If you read the Tim Blanks review again, whilst it's more at the level of subtext - I will make the points more directly - he's saying exactly what I am. I will post it.

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23-09-2011
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I don't see what's so fantastic about this collection, the american-50's-car culture isn't that appealing imo.

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23-09-2011
  104
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Tim Blanks Style.com

''Sweetness." Miuccia Prada's summation of her new collection was surprisingly direct. But only she could add a contrary gloss to an idea that, on the surface at least, seemed entirely benign. She'd been trying to wrap her head around this paradox: Why should a quality that the world at large considers such an asset to womanhood be so shunned by the fashion industry? That state of affairs is unlikely to prevail for much longer, given the crazy level of influence Miuccia wields over fashion (her dropped waists from Fall are other designers' big statement for Spring). So better ready yourself to Celebrate the Sweet.

Except no one else will be able to do it quite like this. Italian men have two meaningful relationships in their lives: women and cars. Miuccia put the two together—women in cars—and situated them in a moment in time (maybe the last such) when the world was awash with unambiguous hope for the future. That would be the 1950's. If the Prada men's collection for Spring was haunted by the ghost of Elvis, its female counterpart paraded echoes of Marilyn in her accordion-pleated dress from The Seven Year Itch. The models did walk over a subway grate, but it was unfortunately technically impossible to provide the updraft that would have gusted skirts skyward in a re-creation of one of Hollywood's most iconic movie moments.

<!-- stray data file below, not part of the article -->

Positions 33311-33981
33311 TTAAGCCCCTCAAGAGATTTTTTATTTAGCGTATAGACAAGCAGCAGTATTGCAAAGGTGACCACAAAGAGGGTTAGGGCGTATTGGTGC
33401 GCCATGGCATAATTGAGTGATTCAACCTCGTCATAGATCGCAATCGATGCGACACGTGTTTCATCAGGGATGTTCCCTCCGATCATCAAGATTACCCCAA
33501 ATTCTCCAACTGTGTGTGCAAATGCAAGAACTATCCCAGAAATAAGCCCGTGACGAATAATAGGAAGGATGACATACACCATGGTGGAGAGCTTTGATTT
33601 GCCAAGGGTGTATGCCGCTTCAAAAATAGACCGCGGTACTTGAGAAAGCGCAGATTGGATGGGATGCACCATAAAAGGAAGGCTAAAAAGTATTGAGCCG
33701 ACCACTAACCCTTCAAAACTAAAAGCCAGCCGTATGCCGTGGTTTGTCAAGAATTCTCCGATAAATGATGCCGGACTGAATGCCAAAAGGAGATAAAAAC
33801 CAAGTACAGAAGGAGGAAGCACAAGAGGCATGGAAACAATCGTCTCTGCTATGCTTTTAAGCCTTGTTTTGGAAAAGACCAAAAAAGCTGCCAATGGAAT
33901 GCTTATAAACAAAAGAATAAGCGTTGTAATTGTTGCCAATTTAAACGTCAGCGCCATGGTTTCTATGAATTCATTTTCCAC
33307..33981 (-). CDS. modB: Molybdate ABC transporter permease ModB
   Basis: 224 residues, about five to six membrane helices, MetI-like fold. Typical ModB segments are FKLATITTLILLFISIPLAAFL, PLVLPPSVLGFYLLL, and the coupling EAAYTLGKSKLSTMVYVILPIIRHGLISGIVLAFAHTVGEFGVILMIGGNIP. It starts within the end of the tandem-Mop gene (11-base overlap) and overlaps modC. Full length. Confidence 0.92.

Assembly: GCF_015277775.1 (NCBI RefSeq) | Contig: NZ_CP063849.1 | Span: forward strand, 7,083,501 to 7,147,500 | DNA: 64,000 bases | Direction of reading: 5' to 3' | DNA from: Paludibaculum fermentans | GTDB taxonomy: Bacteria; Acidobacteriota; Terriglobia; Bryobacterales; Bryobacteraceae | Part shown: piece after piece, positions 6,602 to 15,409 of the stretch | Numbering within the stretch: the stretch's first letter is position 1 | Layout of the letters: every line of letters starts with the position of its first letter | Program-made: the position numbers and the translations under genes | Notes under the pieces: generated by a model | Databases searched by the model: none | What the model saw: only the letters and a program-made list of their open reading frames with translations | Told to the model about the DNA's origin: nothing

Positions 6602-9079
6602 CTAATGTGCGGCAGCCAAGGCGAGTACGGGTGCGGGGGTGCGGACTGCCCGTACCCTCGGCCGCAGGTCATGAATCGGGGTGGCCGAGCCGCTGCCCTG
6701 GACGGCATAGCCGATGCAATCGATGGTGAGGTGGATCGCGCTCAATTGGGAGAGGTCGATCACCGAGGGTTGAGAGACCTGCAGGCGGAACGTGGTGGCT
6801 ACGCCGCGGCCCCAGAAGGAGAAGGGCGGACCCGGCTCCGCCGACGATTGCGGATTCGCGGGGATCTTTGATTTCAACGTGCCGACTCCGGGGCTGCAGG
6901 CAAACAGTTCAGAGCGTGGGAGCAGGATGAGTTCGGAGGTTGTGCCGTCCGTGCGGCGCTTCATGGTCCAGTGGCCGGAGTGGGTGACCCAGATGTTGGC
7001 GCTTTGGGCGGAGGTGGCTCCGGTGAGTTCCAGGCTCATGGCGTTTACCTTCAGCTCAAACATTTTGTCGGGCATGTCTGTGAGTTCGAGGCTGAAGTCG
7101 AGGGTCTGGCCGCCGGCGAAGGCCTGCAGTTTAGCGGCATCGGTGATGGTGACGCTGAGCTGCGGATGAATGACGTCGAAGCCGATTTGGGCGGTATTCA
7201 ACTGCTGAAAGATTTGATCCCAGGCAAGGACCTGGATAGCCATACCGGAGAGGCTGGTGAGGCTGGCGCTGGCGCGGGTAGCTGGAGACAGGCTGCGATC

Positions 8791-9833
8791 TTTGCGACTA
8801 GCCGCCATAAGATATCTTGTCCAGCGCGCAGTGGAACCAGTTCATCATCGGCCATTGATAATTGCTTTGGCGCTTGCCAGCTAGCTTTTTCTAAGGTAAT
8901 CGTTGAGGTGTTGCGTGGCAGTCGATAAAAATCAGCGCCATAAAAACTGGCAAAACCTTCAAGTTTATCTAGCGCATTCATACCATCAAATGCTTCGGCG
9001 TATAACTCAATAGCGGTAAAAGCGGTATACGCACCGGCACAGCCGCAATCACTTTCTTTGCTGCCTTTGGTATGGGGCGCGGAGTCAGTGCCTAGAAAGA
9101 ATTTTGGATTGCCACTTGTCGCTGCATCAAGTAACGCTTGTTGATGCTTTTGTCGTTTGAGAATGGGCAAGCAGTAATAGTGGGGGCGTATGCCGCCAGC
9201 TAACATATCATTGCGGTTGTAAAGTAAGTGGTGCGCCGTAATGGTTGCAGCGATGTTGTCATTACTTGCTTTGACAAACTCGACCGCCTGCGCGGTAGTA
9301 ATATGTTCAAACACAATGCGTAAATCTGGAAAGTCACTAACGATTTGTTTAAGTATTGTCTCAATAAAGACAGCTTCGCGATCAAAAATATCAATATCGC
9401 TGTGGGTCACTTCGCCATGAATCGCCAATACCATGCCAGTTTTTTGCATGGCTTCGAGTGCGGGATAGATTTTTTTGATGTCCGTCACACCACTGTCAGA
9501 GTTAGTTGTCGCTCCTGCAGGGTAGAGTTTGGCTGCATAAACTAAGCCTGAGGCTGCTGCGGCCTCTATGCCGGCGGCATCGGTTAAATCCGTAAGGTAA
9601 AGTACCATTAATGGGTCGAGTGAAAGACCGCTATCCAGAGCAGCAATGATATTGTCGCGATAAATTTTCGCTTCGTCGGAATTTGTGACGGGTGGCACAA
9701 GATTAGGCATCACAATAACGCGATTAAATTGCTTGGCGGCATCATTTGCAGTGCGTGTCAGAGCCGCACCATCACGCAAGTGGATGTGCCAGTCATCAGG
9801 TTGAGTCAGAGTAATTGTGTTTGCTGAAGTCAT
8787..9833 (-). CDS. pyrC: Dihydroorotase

There were, however, other, equally resonant ways for Miuccia to make her point. The celluloid iconography was irresistible: B-movie roadhouse gals in bandeau tops and leather pencil skirts that had been customized by their spray-painting mechanic boyfriends; David Lynch heroines in varsity jackets and sunray pleats; rhinestone cowgirls in studded Baracutas. If the sweetness in such tough cookies was a little elusive, Miuccia also offered coats in lace or crochet in palest pink and blue and bathing suits that begged for pinup poses round the pool at the Beverly Hills Hotel. Plus, the adorable print theme from the men's collection took an automotive turn. At the very least, Italian manhood will be happy. But the rest of the world should feel just as uplifted when the double whammy of Prada menswear and womenswear hits stores next spring. Dare you not to smile.
---

I dare not to smile. It's benign only on the surface.


Last edited by Tentacl Ventricl; 23-09-2011 at 08:55 AM.
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23-09-2011
  105
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Miuccia reigns the queen of fashion innovation in my eyes. I love how she took multiple elements of the 50s -- the florals, long fitted-coats, cars/diner inspiration, the full skirts, etc. and combined them into a cohesive collection. I'm not crazy about how literal some of the pieces are -- the actual car prints, and I wish they would have held back a bit (just a bit) on the shoes. Instead, I am more inspired by the way she took the shapes and waves of the car bumpers and incorporated them onto the fabrics; as well the flame patterns, and the silver car embellishments on the coats are genius. The colors, fabrics, and textures are exquisite as usual. It's all quite brilliant and wearable, the more I study it, the more I adore it.